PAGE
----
All I can think of is that it was possibly part of the D-Day Fortitude South Deception Plan**  whereby formations of aircraft flew in precise formations back and forward over The Channel to create the radar impression of an invasion fleet heading for the coast around Calais. Is it possible that the rolls of foil I mentioned formed part of that operation?

I look forward to discovering what the rolls of foil were used for."

Gus Coutts, Duddingston, Edinburgh:  November 17, 2011

Reply

Gus Coutts tells me that he asked the question above to the Imperial War Museum, but they were unable to comment, adding:

"They could be any number of things if they were sold in Woolworths" !

So it would be good if some of the EdinPhoto contributors were able to come up with some suggestions.  If you have any ideas, please email me, then I'll pass on your message to Gus

              Thank you.

Peter Stubbs, Edinburgh:  November 18, 2011

**  There appears to be quite a lot of information on the internet concerning the  wider aspects of the deception plan that Gus mentions above, including this page from The Other Side web site.

Peter Stubbs, Edinburgh:  November 18, 2011

 

Recollections

7.

Reply

1.

Frank Ferri

Newhaven, Edinburgh

Thank you to Frank Ferri who replied:

Rolls of Tinfoil

"Yes tinfoil was dropped during the war to confuse the German radar defences which were quite primitive then.

This technique is still used by aircraft and Royal Navy ships to this day.  When an enemy missile is detected, they send up a shower of aluminium to confuse it into redirecting its course."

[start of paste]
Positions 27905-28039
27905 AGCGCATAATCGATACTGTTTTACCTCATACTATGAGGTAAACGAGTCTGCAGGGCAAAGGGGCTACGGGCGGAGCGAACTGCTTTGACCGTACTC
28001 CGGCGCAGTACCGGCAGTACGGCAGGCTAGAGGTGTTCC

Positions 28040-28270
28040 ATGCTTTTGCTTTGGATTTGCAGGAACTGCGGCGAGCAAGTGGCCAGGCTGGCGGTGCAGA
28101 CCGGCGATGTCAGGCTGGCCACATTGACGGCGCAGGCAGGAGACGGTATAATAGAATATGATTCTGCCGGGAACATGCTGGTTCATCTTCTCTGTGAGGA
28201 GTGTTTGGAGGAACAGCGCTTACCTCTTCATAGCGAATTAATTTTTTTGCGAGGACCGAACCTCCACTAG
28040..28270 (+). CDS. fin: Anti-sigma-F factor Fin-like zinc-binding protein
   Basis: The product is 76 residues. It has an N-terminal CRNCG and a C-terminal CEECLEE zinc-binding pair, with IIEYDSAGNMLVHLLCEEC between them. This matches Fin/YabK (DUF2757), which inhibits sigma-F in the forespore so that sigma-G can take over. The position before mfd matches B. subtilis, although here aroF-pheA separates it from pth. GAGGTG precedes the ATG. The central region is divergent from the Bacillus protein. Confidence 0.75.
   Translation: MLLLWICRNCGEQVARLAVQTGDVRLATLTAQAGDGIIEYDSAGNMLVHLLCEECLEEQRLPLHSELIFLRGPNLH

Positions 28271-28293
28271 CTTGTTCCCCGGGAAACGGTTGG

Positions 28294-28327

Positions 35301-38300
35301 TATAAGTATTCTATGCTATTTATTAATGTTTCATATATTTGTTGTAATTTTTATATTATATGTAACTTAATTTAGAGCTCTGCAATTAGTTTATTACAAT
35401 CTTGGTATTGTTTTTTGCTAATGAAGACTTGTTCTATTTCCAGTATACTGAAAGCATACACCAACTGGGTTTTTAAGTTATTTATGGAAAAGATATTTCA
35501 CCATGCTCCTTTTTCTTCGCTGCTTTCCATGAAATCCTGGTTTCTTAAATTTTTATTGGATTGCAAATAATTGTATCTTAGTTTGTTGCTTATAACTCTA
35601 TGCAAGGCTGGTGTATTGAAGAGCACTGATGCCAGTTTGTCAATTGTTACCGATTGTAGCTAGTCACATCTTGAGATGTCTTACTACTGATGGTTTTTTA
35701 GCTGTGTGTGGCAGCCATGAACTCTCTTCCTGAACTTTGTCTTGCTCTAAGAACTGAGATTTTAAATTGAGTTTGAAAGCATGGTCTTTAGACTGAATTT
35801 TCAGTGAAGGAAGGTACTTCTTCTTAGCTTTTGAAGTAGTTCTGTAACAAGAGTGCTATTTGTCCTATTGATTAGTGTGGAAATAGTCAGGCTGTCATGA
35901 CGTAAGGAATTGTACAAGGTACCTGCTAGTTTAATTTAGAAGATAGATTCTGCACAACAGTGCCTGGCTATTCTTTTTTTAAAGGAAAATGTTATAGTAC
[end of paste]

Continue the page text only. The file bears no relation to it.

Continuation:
Frank Ferri, Newhaven, Edinburgh:  November 20, 2011

Hi Frank:

Just one thing puzzles me.   It makes sense to me that the tinfoil would have been used during World War II as you describe above.  But why was it also being sold by Woolworths?

Peter Stubbs, Edinburgh:  November 20, 2011

Recollections

7.

Reply

2.

Bob Henderson

Burdiehouse, Edinburgh

Thank you to Bob Henderson who replied:

Rolls of Tinfoil

"I can't remember Woolworths selling MoD surplus.  A more likely store to have seen the the rolls of tinfoil in was J&R Allan on the bridges. They sold lots of surplus after the war."

War Surplus

"I still have a gasmask carrier that I used as a school bag, then as a piece bag when I started work.

I also bought a couple of small parachutes, about 3 feet in diameter.  These were used for parachute flares or small cargo drops."

Bob Henderson, Burdiehouse, Edinburgh:  November 21, 2011

Recollections

7.

Reply

3.

Gus Coutts

Duddingston, Edinburgh

Gus Coutts replied at about the same time as Bob Henderson above, with similar recollections of war surplus purchases.

Gus wrote:

Rolls of Tinfoil

"After WW2, lots of War Surplus stuff made its way into the shops and the rolls of tinfoil were obviously seen as being attractive to kids.  That's probably why the tinfoil was bought up by Woolworth's 

It was quite a popular thing with myself and my friends and, if my memory serves me right, it was also used to decorate Christmas Trees."

Haversacks

"One of the most common things sold was webbing haversacks and canvas gasmask haversacks which more or less replaced the old leather schoolbags

Millets in particular sold a lot of War Surplus but there were several other shops in the city selling such goods."

Toys

"There were also several toys  obviously made from melted- down aircraft aluminium. I had a toy pistol which was a rough replica of a Webley Service Pistol. (The brand was Fairylite).

A very popular toy was a little Field Gun which could fire matches - they had one weakness in that the spokes in the wheels were easily broken."

Service Rations

"Service rations also appeared on the market - I can remember a cupboard at home with a shelf full of large olive drab tins of creamed sweetcorn (presumably ex-GI Issue)."

Military Vehicles

"On the subject of War Surplus I can remember a field full old military vehicles  on the right hand side of Duddingston Road West going towards Craigmillar, just before the point where The Innocent Railway crossed the road via a Level Crossing."